Gary King, WikiMedia Commons
Almost 20 years ago, Berkshire Hathaway (NYSE: BRK-B ) vice-chairman Charlie Munger gave a talk called "The psychology of human misjudgment" at Harvard. He's given dozens of talks since, but I don't think any match its wisdom and usefulness.
I recently came found the talk on video. You can listen to the whole thing here, and I highly encourage you to if you have an hour to spare.
For the impatient, the talk discusses about 18 separate biases that cause people to fool themselves make bad decisions. I've summarized them here, along with a few comments from Munger.
1. Under-recognition of the power incentives. "I think I've been in the top 5% of my age cohort all my life in understanding the power of incentives, and all my life I've underestimated it. Never a year passes that I don't get some surprise that pushes my limit a little farther."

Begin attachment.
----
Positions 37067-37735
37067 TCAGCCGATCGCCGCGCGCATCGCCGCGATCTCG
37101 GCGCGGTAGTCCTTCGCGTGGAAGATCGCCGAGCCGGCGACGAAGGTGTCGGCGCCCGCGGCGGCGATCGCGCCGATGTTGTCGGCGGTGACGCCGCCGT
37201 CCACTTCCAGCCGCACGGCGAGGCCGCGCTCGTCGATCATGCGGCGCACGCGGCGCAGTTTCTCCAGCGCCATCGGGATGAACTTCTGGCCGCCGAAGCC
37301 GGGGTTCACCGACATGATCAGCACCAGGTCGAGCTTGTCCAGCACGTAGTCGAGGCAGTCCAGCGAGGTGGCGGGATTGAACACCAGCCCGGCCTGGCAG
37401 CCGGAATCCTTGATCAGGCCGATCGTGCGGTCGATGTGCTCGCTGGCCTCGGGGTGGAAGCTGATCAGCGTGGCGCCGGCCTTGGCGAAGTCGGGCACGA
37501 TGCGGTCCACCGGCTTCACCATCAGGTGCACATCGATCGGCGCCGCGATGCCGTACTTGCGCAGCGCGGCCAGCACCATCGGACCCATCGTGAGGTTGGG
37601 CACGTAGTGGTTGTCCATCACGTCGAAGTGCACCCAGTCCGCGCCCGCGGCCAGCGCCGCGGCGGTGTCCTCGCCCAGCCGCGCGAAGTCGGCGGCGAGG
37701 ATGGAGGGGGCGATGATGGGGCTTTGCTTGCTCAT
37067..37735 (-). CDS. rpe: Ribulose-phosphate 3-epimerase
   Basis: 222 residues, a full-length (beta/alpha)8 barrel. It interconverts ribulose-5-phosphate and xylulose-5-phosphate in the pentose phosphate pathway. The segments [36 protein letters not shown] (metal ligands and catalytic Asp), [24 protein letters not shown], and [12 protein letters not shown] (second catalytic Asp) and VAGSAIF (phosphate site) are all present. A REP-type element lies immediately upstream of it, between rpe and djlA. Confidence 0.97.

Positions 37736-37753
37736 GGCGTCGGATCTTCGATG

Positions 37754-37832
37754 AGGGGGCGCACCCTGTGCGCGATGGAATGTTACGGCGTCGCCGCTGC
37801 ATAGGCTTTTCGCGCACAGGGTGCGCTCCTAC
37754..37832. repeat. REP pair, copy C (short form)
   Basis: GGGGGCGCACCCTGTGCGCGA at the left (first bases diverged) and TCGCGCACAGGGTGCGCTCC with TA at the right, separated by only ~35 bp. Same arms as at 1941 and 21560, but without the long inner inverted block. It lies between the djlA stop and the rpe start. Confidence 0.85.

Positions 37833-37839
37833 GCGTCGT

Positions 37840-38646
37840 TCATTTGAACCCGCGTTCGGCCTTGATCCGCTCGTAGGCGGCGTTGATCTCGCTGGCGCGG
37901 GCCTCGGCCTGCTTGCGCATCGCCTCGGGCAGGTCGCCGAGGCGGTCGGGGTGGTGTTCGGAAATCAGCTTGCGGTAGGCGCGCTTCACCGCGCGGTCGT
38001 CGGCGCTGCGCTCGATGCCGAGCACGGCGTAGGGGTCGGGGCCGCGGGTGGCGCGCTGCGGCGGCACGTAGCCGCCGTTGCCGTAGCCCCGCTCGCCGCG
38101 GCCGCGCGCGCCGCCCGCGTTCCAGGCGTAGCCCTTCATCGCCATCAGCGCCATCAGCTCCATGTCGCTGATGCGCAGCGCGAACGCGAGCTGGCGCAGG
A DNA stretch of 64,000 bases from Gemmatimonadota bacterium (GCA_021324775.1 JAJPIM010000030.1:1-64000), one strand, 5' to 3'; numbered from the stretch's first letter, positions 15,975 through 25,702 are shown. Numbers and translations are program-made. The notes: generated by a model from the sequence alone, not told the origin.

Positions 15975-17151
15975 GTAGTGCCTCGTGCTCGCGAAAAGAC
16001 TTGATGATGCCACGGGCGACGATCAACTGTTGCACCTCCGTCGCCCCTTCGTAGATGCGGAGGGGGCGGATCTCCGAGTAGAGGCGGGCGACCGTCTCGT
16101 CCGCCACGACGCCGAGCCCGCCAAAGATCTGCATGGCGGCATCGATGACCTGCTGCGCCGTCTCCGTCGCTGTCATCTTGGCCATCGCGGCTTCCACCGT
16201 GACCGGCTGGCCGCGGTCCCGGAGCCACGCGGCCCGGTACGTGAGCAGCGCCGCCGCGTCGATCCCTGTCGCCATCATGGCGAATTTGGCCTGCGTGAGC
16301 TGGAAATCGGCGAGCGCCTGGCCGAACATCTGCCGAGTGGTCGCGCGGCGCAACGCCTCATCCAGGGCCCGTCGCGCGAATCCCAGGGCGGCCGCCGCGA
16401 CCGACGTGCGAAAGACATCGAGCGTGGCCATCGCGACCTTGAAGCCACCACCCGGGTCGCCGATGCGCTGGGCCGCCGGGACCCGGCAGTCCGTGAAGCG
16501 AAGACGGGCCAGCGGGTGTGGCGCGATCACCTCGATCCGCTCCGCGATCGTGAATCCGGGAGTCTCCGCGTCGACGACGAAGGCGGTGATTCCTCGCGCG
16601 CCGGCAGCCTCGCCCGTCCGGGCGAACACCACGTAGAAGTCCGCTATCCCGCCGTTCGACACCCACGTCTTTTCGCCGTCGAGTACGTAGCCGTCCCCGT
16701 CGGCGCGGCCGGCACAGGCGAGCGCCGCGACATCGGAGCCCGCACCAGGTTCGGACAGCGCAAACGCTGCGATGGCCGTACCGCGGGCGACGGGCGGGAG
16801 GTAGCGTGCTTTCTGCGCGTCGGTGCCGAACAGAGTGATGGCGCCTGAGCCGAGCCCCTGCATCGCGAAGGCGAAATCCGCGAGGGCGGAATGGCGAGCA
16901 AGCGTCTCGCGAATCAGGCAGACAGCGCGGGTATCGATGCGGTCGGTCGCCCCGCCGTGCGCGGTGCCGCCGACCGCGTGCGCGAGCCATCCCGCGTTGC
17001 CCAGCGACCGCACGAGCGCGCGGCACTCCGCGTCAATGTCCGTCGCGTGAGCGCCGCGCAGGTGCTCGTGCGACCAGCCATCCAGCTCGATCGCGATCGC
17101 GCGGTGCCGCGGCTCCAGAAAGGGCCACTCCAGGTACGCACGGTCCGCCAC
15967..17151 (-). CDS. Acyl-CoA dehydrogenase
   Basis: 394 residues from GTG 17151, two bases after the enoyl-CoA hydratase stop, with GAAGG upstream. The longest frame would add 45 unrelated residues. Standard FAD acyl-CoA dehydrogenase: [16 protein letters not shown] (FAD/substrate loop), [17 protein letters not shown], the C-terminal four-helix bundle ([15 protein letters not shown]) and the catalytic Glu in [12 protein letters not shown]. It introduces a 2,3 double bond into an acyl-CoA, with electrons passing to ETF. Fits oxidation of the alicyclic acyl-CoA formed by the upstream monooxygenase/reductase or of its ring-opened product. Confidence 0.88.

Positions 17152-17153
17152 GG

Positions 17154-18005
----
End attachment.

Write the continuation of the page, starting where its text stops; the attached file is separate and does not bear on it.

2. Simple denial. "If you turn on the television you find the mothers of the most obvious criminals that man could ever diagnose and they all think their sons are innocent. The reality is too painful to bear so you just distort it until it's bearable. We all do it to some extent. It's a common psychological misjudgment that causes terrible problems."
3. Incentive-caused bias. "Both in one's own mind and that in one's trusted advisor ... It causes perfectly terrible behavior. Take sales presentations of brokers of commercial real estate businesses. I'm 70 years old and I've never seen one that I thought was even within hailing distance of objective truth."